14. Jill-O says

    Sunday mornings were always special at our house when I was growing up in Brooklyn. My dad, always an early riser, would get up and go out and bring back all kinds of delicious things for breakfast…along with the Sunday NY Times and Daily News.

    On Sundays, my dad read every section of BOTH papers, and didn’t really get up until he was done. Along with that he would have tea, the only thing he could cook, and usually 2-3 bagels. OK, sometimes it was a bagel and a bialy and something else…because there was always a choice. He made sure of it.

    My dad would first go to the bagel store – on Sunday morning they were all still warm and fresh, and he would get an impressive assortment: plain, egg, sesame, poppy, salt, everything, pumpernickel, and a few bialys. All well-baked, nice and brown on the outside – we agreed on this as a family, no pale bagels.

    Then he would go to the appetizing store and get all kinds of tasty things for us to put on our bagels and baked goods. Things like scallion cream cheese and smoked sable for my mom, veggie cream cheese and nova lox for me, baked smoked salmon for my sister, whitefish salad for whoever wanted it. Funny, but all he ever wanted on his bagels and bialys was butter. He stopped here just for us.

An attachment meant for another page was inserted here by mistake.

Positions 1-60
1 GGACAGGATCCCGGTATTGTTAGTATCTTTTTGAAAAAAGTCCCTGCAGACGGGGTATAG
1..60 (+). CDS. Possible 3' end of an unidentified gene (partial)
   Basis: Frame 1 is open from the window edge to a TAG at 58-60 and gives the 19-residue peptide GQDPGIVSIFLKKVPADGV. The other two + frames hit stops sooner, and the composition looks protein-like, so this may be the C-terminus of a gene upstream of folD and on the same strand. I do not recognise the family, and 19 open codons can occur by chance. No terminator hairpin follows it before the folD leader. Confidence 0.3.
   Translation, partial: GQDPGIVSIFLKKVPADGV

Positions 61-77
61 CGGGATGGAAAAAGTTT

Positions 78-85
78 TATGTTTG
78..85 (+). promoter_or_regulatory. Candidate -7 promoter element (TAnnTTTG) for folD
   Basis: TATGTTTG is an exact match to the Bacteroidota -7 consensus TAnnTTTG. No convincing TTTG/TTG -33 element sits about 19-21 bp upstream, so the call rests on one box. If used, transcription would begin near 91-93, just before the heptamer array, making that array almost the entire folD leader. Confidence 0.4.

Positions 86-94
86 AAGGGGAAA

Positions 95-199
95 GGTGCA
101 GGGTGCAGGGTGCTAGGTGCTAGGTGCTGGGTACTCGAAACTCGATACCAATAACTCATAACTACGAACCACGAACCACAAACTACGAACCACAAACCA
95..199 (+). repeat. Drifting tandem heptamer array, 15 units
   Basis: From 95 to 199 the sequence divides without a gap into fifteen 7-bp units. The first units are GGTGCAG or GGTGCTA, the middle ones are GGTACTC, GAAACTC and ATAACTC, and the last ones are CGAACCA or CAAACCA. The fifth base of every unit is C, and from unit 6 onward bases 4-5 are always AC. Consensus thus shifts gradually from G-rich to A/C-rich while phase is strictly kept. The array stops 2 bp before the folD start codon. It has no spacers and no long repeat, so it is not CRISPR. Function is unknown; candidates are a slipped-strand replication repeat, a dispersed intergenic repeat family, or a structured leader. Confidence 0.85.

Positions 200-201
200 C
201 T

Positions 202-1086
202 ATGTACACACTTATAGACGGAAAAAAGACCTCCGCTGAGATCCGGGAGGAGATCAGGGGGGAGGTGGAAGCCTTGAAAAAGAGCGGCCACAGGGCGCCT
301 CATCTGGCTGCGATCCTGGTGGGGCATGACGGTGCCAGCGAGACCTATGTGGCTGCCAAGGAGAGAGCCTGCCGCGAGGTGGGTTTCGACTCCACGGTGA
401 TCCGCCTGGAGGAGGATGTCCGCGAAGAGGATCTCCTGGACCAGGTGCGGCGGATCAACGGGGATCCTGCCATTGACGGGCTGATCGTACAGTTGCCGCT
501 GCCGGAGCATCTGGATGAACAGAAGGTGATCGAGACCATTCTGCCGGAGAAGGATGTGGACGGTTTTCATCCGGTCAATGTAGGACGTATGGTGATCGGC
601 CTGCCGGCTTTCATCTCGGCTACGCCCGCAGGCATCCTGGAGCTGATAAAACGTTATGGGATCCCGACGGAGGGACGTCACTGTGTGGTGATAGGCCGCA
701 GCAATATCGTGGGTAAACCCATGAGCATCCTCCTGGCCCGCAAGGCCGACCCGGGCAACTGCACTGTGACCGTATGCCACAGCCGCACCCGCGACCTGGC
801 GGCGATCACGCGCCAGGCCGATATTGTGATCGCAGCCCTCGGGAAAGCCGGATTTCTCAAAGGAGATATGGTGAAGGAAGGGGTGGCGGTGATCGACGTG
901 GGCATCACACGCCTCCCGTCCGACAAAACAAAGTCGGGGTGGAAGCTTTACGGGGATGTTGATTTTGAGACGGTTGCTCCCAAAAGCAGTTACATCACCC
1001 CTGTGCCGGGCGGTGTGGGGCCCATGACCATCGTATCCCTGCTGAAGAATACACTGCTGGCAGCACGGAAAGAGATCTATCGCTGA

The next to the last stop was the bakery. Brioche rolls, onion boards, onion rolls, raisin buns, jelly donuts, cream donuts, crullers, crumb cake, and black and white cookies…whatever looked good and whatever he knew we loved. Sometimes one of us would make a special request the night before, or leave a note on the bathroom mirror all of us shared.

    The last stop was for the newspapers, the heaviest of the load he had to carry back home. And he would come back, make his tea and sit down with his first bagel and the NY Times. There we would all find him when we got up every Sunday morning.

    I was usually the next one up. And I would look through the bags and boxes and make my choices, usually cutting things in half so I could try more things and have more variety: half a pumpernickel bagel with veggie cream cheese and lox, half a bialy with butter and baked smoked salmon, a small slice of onion board with butter only. I would take my seat at our table and my dad and I would read the papers and eat our bagels until the next person would get up and join us, usually my mom.

    Now on Saturdays, my mom would often make us breakfast – bacon, eggs, French toast, sometimes even pancakes. Then we would get to chores or errands and everything that needs to get done on a day off. But on Sunday, it was all about the bagels and breads and spreads and sweets…and the newspapers, and my dad presiding over it all, in his quiet way, showing his girls how much he loved us by feeding us all of our favorites, every week, every Sunday.

    My dad has been dead for over 25 years but I still cannot eat a bagel or bialy on any day of the week without thinking of him and our Sunday mornings. I was a lucky girl, and I know it, and I miss him very much, but I know that he loved me…there was a black and white cookie for me in that bag every week. Thanks Dad, you were the best.